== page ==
Sarah I really don't see how the book is supposed to alienate anybody. When you know from the onset that the book represents a different culture, you naturally open yourself up to a different perspective allowing for things to seem unfamiliar. I'm not a western reader, but neither is the culture in the book familiar to me. I loved the book for the way it strove to present the change taking place within a culture - how the Ibo people made contact with a culture as unfamiliar to them as theirs was to the rest of the world.

I enjoyed the balanced view that Achebe presented in the novel never letting himself be swayed to 'take sides' as so much colonial literature was apt to do. It really is a masterpiece.


message 12: by Angie (last edited Dec 28, 2011 02:26AM) (new) - rated it 4 stars

Angie I loved this book and read it my first year at college. There isn't an intention for alienation but rather the point of view allows readers to see colonialism and westward expansion from a native's eye. I felt Achebe had helped me become more open-minded in creating a broader perspective about missionary work. "Things Fall Apart" is a reoccurring reality of our world... literally and figuratively.


Scott Hayden Rachel wrote: "I must confess that I was alienated to start with. I found that the book seemed to be describing 'dreamstate' things; but then about half way through I had a kind of enlightenment of understading W..."

Good point, Rachel. Typically us westerners tend to compartmentalize things, creating false dichotomies and fragmented worldviews. "Religion and commonplace" in many other cultures than ours are not two separated spheres. As T.S. Eliot said, culture is the incarnation of a people's religion.


Scott Hayden Scott wrote: "Rachel wrote: "I must confess that I was alienated to start with. I found that the book seemed to be describing 'dreamstate' things; but then about half way through I had a kind of enlightenment of..."

The Christianity described in the New Testament also viewed life holistically. The sacred-secular divide was a cultural creation of a later date.


message 15: by Liz (new) - rated it 5 stars

Liz Angie wrote: "I loved this book and read it my first year at college. There isn't an intention for alienation but rather the point of view allows readers to see colonialism and westward expansion from a native's..."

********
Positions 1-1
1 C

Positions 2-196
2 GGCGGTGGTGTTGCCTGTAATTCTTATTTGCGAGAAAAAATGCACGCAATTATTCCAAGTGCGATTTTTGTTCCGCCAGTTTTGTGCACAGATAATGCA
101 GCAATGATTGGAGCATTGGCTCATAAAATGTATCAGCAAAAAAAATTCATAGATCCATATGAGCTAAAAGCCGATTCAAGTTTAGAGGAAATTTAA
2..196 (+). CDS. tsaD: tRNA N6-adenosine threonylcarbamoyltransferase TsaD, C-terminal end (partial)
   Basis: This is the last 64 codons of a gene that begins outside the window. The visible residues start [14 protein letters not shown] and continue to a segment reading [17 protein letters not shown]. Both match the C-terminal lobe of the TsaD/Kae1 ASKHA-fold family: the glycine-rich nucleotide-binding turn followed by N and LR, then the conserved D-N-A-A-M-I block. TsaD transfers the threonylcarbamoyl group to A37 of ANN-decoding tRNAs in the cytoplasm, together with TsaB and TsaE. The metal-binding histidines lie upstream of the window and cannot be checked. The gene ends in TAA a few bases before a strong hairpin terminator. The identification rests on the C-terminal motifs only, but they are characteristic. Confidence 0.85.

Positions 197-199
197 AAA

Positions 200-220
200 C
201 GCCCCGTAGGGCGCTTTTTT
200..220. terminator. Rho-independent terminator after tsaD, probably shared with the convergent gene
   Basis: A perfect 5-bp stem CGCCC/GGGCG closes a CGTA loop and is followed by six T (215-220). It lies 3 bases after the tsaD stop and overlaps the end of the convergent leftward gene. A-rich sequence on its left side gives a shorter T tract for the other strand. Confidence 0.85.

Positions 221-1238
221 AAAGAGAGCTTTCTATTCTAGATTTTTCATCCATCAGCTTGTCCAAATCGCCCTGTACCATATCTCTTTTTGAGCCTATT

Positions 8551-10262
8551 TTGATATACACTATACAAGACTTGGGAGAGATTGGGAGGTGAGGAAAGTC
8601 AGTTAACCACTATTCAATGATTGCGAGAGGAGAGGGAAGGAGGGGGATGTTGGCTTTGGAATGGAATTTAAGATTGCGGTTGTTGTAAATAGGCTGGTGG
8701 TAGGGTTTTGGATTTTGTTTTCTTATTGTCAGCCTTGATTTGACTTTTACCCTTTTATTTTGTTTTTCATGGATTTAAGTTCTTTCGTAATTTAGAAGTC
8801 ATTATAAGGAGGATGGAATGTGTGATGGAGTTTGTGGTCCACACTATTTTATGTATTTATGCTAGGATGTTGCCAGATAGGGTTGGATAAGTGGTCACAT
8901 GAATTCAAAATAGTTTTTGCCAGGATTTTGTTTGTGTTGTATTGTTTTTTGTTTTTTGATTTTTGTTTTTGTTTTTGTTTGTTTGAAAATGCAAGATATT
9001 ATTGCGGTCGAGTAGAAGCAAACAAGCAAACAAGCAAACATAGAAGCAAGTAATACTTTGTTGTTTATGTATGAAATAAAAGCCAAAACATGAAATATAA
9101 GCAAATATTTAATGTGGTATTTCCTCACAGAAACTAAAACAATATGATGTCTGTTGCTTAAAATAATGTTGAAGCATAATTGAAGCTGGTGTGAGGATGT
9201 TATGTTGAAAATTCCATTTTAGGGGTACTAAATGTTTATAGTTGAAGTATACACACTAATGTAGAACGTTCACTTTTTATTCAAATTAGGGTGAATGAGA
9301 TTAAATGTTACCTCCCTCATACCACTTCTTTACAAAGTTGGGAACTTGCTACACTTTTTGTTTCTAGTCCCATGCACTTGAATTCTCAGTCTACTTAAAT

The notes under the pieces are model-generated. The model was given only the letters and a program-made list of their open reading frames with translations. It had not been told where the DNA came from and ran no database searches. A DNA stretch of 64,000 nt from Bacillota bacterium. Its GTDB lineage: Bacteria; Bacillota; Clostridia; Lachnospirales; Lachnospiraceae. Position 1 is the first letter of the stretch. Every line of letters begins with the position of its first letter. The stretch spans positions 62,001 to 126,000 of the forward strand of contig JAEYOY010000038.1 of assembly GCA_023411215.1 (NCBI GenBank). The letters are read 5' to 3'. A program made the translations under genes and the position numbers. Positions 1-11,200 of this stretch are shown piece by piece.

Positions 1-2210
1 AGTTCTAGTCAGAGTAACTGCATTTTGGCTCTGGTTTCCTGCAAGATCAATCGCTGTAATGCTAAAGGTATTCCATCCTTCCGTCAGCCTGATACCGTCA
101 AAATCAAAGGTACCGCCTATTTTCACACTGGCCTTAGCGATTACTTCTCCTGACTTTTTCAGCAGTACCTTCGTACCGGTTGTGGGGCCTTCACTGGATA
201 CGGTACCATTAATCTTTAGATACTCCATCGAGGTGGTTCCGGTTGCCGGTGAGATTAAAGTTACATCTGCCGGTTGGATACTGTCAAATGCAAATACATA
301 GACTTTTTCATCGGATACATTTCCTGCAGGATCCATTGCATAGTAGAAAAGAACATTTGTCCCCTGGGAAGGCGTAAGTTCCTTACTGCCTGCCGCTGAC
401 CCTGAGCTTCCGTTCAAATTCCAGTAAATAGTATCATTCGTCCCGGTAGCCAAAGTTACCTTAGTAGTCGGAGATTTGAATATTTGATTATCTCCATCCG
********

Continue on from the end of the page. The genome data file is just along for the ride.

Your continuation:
Well said Angie.
Being a South African, it was something of a sad read for me, as colonialism and it's resultant expansion has robbed many tribes of their heritage, as happened here due to the reaping of rich mineral deposits of gold and diamonds,leading to the destruction of the tribal way of life, exploitation and the embracing of a speudo western ideal that, as we know, is sometimes very hollow and materialistic.

A good read on this topic in the South African context, is Cry the Beloved Country by Alan Paton.

There is a pathos about Things Fall Apart that never quite leaves ones mind. I plan to re-read it soon.


message 16: by Angie (last edited Feb 01, 2012 07:00PM) (new) - rated it 4 stars

Angie Thank you for your feedback, I feel that in ways we can only judge situations subjectively based on our own experiences. I would love to read Cry the Beloved Country, I will have to put that down as one I would like to read. I have been reading a lot of works in my creative writing non-fiction book for class and have been learning so much about other cultures and assimilating to one or another. Creating Nonfiction, A Guide and Anthology by Bradway & Hesse.


message 17: by Rohit Yadav (new) - added it

Rohit Yadav Skylar wrote: "Well, I'm a western reader, and neither the style nor content alienated me. The style is really quite sparse (though beautiful), and in terms of plot it is straightforward. I'm not sure what you th..."